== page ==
Employers have been warned to be vigilant after two women appeared in court accused of falsifying their employment histories to get jobs - one of whom allegedly proceeded to rip off $84,000 from her new workplace.

Hawke's Bay school principal Maria Gladys Josephine Haronga Lewis, 57, appeared in Hastings District Court on Friday, where she admitted fabricating a reference.

She was convicted and discharged after pleading guilty to a charge of using a document to obtain a pecuniary advantage.

Meanwhile in Auckland, 37-year-old Lisa Danielle Kitto, of Henderson, has been charged with lying about her work history and stealing $84,000 from her workplace.

She appeared in the Auckland District Court on Monday to face 22 fraud charges and two charges of falsifying her curriculum vitae to obtain pecuniary advantage.

She did not enter a plea and was remanded in custody to May 30.

Kitto was employed as an office administrator at Image Group, where she is alleged to have recorded bogus transactions as payments to company suppliers. Image Group spoke to two of Kitto's referees and went through a thorough interview process, said sales manager Rebecca Croft.

The company was a small- to medium family-owned business, which did not have a human resources department.

"They were glowing references and exactly what I wanted to hear," said Croft. "She was very convincing in the interview and said she wasn't afraid to be thrown in the deep end and had knowledge of our accounting system."

Employers and Manufacturers Association employment services manager David Lowe said small businesses did not have budgets for HR departments or recruitment agents.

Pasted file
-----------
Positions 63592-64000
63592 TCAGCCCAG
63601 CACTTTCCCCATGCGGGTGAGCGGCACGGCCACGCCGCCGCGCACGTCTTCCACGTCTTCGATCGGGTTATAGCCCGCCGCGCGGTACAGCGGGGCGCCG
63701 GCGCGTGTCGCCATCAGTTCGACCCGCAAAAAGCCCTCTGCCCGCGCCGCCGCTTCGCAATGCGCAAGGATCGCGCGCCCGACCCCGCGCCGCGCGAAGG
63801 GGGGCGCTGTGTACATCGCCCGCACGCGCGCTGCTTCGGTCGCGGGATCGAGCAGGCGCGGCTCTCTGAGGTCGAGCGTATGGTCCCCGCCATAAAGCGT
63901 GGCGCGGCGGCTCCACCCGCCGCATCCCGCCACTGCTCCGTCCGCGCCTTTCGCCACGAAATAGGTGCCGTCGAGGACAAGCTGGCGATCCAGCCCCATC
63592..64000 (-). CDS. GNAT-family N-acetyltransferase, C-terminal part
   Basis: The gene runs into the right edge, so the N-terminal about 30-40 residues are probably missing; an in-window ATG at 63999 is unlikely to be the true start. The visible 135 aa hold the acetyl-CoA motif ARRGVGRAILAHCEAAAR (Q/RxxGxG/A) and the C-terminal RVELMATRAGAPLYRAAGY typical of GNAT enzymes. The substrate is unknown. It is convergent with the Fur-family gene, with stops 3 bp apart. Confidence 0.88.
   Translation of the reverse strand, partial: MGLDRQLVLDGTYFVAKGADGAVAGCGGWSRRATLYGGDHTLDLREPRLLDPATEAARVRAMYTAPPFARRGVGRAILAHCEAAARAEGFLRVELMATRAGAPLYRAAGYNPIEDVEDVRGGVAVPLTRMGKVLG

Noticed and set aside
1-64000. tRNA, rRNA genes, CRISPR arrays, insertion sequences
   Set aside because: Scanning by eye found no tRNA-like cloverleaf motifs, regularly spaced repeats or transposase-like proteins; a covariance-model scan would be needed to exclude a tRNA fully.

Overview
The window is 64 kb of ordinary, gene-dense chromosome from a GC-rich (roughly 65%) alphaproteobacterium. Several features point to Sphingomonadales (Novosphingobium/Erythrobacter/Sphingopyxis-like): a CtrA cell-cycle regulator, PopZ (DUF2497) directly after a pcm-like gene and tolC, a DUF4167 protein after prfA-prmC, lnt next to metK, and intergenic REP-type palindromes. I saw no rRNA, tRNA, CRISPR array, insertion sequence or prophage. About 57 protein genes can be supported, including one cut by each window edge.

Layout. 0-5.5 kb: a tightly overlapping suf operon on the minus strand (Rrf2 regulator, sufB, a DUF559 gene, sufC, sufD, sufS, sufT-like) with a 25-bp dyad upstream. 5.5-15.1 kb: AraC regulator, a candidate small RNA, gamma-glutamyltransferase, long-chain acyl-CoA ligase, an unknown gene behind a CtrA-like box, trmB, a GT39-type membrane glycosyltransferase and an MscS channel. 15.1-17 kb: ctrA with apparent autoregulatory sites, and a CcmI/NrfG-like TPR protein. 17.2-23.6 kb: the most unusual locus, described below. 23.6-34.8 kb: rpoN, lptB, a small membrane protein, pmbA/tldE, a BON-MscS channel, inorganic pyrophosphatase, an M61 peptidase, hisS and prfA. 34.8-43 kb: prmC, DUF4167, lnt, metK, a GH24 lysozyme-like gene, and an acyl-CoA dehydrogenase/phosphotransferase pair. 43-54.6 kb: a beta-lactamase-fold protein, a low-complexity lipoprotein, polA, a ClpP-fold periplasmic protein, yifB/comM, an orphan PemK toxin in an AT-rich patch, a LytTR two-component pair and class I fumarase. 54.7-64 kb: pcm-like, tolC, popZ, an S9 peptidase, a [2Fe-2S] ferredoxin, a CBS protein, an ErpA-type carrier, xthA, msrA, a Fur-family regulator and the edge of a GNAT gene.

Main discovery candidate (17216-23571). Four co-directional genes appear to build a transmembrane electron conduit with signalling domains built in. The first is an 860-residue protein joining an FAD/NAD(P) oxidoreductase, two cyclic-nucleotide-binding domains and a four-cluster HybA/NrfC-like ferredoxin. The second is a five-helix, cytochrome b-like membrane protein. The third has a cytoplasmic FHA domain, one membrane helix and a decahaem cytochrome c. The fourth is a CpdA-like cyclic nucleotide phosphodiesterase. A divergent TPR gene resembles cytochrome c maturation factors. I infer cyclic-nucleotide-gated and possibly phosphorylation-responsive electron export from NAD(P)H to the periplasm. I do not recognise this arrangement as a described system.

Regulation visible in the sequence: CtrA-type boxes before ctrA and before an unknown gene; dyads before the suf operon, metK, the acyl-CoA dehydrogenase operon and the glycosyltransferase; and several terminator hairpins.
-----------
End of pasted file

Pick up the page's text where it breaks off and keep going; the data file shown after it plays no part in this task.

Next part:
"New Zealanders are very trusting and we are an honest society. We don't go around thinking the worst of people," he said.

The 90-day trial period helped reduce problems but employers needed to complete more thorough checks.

"It's always important to check references but also dates of employment and to put some thought into the people put forward as referees," he said. "What is their relationship and how long had they been working with the candidate?"

High-profile cases of CV doctoring highlight how easy it is to embellish qualifications.

* 2010: Chief defence scientist Stephen Wilce said he had been a member of the British Olympic bobsleigh team; a helicopter pilot who served with the Duke of York; and an ex-Marine.

* 2008: Former Immigration Service head Mary Anne Thompson falsely claimed she had a doctorate from the London School of Economics. She was sentenced to 100 hours' community work and fined $10,000.

* 2002: Maori Television chief executive John Davy was sentenced to eight months in jail for falsifying his CV. He claimed to be a graduate of "Denver State University" - although no institution existed. No background check was carried out.